Wednesday, July 13, 2005

White House: Bush Has Confidence in Rove

White House: Bush Has Confidence in Rove

Associated Press Writer
1 hour, 17 minutes ago

WASHINGTON - President Bush supports Karl Rove, the White House said Tuesday, rebuffing Democratic calls for Bush to fire his top political adviser over his role in the leak of an undercover CIA officer's identity.

Bush ignored a question about whether he would fire Rove, and White House spokesman Scott McClellan said later that "any individual who works here at the White House has the confidence of the president." McClellan said that includes Rove.

The White House's defense came after two days of intense questioning following the disclosure that Rove talked about the officer in a July 11, 2003, conversation with Time magazine reporter Matthew Cooper.

McClellan had said in September and October 2003 that Rove wasn't at all involved in the leak of information about the officer, Valerie Plame.

Sen. John Kerry, D-Mass., said Rove ought to be fired, and Sen. Hillary Rodham Clinton, D-N.Y., said she agreed with Kerry's position.

Bush has said he would fire anyone found to have leaked Plame's name. An e-mail by Cooper that surfaced over the weekend in Newsweek magazine says Rove identified the woman as someone who apparently works at the CIA and that she authorized a trip to Africa for her husband, former Ambassador Joe Wilson. Rove's lawyer, Robert Luskin, says Rove did not disclose Plame's name to the Time magazine reporter.

"The fact that he didn't give her name, but identified the ambassador's wife — doesn't take a rocket scientist to figure out who that is," Sen. Joe Biden, D-Del., said on CNN's "Inside Politics." "If that occurred, at a minimum, that was incredibly bad judgment, warranting him being asked to leave."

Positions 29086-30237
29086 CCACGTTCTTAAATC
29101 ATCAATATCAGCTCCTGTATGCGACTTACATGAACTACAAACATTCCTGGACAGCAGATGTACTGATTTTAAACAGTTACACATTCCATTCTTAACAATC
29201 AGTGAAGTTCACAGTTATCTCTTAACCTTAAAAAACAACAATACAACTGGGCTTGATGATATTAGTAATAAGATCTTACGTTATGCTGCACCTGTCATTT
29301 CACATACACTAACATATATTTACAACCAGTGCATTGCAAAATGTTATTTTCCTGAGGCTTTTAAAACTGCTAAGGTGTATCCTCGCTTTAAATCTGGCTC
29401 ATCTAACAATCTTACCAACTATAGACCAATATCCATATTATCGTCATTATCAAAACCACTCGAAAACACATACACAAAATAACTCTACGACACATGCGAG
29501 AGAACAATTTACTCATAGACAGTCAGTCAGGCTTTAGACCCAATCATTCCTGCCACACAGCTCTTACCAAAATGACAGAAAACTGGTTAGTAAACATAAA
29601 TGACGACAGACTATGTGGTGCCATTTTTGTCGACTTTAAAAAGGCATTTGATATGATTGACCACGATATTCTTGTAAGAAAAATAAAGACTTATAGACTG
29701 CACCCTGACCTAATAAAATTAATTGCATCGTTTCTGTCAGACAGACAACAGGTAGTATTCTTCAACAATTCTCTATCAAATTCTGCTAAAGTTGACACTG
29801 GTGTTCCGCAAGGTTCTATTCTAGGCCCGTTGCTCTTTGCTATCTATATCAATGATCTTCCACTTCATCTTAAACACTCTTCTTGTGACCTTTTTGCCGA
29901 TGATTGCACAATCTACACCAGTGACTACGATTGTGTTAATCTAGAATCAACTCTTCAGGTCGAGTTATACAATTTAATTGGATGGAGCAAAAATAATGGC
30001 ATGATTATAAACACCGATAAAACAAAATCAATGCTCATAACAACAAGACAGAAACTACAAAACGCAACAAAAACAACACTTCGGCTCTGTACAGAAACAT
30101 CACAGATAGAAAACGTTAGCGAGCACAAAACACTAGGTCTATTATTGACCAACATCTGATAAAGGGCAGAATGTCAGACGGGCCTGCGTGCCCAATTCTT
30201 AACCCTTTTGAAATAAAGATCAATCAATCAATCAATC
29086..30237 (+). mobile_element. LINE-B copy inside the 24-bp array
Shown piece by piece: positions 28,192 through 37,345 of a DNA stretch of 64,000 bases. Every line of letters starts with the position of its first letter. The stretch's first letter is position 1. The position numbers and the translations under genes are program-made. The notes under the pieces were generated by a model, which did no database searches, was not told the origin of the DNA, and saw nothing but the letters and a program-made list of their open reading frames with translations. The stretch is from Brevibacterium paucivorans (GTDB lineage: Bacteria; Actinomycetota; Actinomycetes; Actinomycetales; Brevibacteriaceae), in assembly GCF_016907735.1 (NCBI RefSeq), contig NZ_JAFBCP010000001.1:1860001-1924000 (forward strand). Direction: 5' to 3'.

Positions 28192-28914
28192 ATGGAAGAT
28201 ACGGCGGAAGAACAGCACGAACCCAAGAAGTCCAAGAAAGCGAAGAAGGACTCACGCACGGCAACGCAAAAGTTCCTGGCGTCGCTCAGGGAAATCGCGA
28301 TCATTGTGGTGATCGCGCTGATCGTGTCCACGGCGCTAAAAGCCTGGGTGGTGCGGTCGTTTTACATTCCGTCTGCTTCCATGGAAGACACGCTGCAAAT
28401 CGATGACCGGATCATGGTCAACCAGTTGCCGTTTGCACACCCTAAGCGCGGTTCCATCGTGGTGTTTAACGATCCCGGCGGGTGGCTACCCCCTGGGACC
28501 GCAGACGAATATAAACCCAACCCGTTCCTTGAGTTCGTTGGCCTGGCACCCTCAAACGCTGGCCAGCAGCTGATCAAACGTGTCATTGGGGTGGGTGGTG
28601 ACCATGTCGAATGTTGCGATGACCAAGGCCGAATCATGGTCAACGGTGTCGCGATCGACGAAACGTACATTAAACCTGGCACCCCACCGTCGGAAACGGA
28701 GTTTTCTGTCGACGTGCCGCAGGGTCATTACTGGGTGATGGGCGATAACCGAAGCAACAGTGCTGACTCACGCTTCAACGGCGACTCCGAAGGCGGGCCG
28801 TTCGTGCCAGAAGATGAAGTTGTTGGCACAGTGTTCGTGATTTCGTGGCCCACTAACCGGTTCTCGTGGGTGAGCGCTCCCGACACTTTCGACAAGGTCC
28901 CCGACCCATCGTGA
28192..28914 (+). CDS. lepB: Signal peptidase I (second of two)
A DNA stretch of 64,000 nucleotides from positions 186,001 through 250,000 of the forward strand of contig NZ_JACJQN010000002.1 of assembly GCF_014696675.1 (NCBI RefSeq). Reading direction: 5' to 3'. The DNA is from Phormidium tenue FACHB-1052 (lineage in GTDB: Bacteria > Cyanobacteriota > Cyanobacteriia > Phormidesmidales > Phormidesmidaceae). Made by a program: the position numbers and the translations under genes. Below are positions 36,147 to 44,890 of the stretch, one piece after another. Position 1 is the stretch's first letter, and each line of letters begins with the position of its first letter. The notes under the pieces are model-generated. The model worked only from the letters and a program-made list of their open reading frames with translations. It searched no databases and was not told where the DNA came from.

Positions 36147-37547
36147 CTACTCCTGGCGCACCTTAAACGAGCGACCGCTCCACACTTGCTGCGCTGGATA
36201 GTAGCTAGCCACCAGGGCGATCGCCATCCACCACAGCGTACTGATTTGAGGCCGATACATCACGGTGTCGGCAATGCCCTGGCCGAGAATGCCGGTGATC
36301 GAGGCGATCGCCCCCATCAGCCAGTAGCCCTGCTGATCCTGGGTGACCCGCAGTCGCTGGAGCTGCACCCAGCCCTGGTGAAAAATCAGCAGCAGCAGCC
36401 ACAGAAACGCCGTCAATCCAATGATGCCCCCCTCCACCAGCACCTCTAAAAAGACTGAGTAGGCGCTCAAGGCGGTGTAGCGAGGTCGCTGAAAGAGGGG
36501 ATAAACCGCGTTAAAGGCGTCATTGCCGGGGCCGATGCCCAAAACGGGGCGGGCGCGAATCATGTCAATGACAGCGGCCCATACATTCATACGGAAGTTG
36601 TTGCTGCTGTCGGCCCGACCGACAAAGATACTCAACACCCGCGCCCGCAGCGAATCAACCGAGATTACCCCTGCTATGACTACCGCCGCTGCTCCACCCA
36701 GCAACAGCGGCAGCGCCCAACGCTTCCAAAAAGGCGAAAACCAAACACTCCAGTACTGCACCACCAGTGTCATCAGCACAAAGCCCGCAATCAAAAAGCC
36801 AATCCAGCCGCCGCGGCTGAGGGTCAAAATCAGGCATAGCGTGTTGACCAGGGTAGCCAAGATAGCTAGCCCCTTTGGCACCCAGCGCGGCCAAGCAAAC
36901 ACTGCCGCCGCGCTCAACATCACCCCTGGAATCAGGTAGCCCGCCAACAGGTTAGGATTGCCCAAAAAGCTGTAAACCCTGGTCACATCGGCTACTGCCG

Rove's conversation with Cooper took place five days after Plame's husband suggested in a New York Times op-ed piece that some of the intelligence related to Iraq's nuclear weapons program was twisted to exaggerate the Iraqi threat. Plame's name first appeared eight days later in a newspaper column by Robert Novak. The column said two administration officials told him Wilson's wife had suggested sending him to investigate whether Iraq had tried to obtain uranium from Niger. Cooper's byline appeared on an article a few days later naming Plame.

Pressed to explain its statements of two years ago that Rove wasn't involved in the leak, the White House refused to do so for the second straight day.

"If I were to get into discussing this, I would be getting into discussing an investigation that continues and could be prejudging the outcome of the investigation," McClellan said.

While the White House refused to answer, its allies jumped into the fray. Among them were House Majority Leader Tom DeLay, R-Texas, and Senate Judiciary Committee Chairman Arlen Specter, R-Pa.

Republican National Committee chairman Ken Mehlman said Rove was the victim of partisan political attacks by Democrats.

Rove "was discouraging a reporter from writing a false story based on a false premise," said Mehlman. Cooper's e-mail says that Rove warned him away from the idea that Wilson's trip had been authorized by CIA Director George Tenet or Vice President Dick Cheney.

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SOURCE -;_ylt=ApZVBvO9FP17BWtNiHSY9Qas0NUE;_ylu=X3oDMTA3b2NibDltBHNlYwM3MTY-


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